As we near the 2022 General Election Day on Nov. 8, I’d like to offer a friendly reminder that the early voting period will begin on Oct. 24 and will end on Nov. 4.
While I always encourage folks to take advantage of the early voting period to avoid Election Day lines, what’s most important is that you plan to participate in the process by exercising your right to vote.
For more information about early voting locations, what you’ll need to bring with you to the polling locations, or any other questions you may have, please visit www.votetexas.gov.
With that, we’ll dive back into our examination of House interim charges.
The House Committee on Environmental Regulation is up next on our tour of House Committees. With nine sitting members, the Committee focuses on policies relating to air, land, and water pollution, waste disposal, and the regulation of industrial development as it pertains to the environment.
The House Committee on Environmental Regulation also oversees several state agencies, including the Texas Commission on Environmental Quality and the Texas Low-Level Radioactive Waste Disposal Compact Commission.
Like most committees, Environmental Regulation will monitor policies enacted during the 87th Legislative Session to ensure the implementation of the measures align with the intent of the legislation.
For instance, HB 1680 streamlines the regulation of on-site sewage disposal systems on federal land leases by establishing that each tract of leased land is considered separate to allow lessees to update or replace their existing septic systems.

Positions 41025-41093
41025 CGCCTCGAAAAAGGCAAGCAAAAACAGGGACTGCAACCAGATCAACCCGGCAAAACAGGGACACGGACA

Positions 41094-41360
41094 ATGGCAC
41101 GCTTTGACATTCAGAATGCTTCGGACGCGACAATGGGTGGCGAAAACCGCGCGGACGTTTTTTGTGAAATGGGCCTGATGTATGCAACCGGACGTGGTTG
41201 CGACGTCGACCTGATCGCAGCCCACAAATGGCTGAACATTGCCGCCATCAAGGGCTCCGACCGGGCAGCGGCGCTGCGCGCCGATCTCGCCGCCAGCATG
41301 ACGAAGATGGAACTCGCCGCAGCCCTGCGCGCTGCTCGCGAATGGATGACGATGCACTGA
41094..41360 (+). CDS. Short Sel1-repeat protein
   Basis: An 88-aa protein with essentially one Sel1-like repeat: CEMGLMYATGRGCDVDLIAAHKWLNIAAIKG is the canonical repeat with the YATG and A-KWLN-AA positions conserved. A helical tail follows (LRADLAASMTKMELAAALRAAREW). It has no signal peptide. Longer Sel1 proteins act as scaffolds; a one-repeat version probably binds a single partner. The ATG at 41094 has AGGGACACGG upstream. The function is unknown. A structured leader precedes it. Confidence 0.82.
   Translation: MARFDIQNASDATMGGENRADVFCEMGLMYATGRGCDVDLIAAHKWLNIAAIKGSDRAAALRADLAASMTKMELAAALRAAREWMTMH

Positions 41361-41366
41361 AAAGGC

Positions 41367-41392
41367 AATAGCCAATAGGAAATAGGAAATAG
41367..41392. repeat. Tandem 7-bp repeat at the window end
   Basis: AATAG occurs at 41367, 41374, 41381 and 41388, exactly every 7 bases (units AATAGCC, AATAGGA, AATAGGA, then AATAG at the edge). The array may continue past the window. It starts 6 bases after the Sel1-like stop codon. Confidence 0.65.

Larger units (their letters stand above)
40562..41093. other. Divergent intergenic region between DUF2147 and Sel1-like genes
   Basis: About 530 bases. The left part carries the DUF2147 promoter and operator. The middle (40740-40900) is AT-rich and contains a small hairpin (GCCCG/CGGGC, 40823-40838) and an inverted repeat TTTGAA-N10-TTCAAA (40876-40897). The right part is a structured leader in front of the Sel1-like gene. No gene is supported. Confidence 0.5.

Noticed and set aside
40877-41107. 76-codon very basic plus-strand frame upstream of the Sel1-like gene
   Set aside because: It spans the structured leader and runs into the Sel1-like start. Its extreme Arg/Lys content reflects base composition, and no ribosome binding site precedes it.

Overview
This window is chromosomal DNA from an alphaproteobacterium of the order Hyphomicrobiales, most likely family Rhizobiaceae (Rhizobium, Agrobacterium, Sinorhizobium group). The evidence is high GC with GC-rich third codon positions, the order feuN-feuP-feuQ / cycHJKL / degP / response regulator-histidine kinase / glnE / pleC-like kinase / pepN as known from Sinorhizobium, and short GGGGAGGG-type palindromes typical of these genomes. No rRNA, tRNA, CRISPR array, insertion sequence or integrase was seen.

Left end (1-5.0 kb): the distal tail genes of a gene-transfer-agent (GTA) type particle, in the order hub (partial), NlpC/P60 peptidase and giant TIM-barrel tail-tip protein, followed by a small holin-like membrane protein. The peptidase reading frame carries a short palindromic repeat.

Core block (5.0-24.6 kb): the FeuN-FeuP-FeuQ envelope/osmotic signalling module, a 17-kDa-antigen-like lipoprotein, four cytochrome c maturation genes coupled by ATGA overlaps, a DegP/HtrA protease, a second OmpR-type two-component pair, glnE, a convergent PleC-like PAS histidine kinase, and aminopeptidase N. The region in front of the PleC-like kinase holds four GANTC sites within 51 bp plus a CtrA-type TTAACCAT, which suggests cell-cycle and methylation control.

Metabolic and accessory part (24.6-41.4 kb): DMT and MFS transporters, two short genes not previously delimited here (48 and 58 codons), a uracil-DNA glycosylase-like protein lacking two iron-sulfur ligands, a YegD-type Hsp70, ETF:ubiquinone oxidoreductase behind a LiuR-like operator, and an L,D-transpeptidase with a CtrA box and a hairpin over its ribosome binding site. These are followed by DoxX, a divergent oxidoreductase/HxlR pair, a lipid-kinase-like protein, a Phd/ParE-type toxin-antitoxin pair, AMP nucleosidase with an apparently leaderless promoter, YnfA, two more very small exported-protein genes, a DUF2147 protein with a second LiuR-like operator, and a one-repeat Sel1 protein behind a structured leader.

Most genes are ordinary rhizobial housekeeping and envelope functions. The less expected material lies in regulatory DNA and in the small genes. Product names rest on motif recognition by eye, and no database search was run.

Another bill, HB 4472 amends the Texas Emissions Reduction Plan (TERP) to expand the number of projects eligible for grant funding, while also allowing for enhanced investments in our state’s infrastructure funding.
In addition to the review of HB 4472, the Committee has also been tasked with evaluating the TERP program’s effectiveness and identifying unrealized opportunities that would further the program’s goal.
The Committee has been charged to review the recent passage of the federal Bipartisan Infrastructure Law and how the federal funds may be used to complement the state’s efforts to clean up polluted sites, plug wells, and carry out various pollution mitigation initiatives.
The Committee will also monitor various federal regulations that could directly impact the state’s economic development, manufacturing, and industrial activities within the purview of the House Committee on Environmental Regulation, including regulations adopted or proposed by the Environmental Protection Agency.
As always, please do not hesitate to contact my office if we can help you in any way. My district office may be reached at (936) 634-2762. Additionally, I welcome you to follow along on my Official Facebook Page, where I will post regular updates on what’s happening in your State Capitol and share information that could be useful to you and your family: https://www.facebook.com/RepTrentAshby/.
Trent Ashby represents District 57, soon to be District 9, which includes Trinity County, in the Texas Legislature.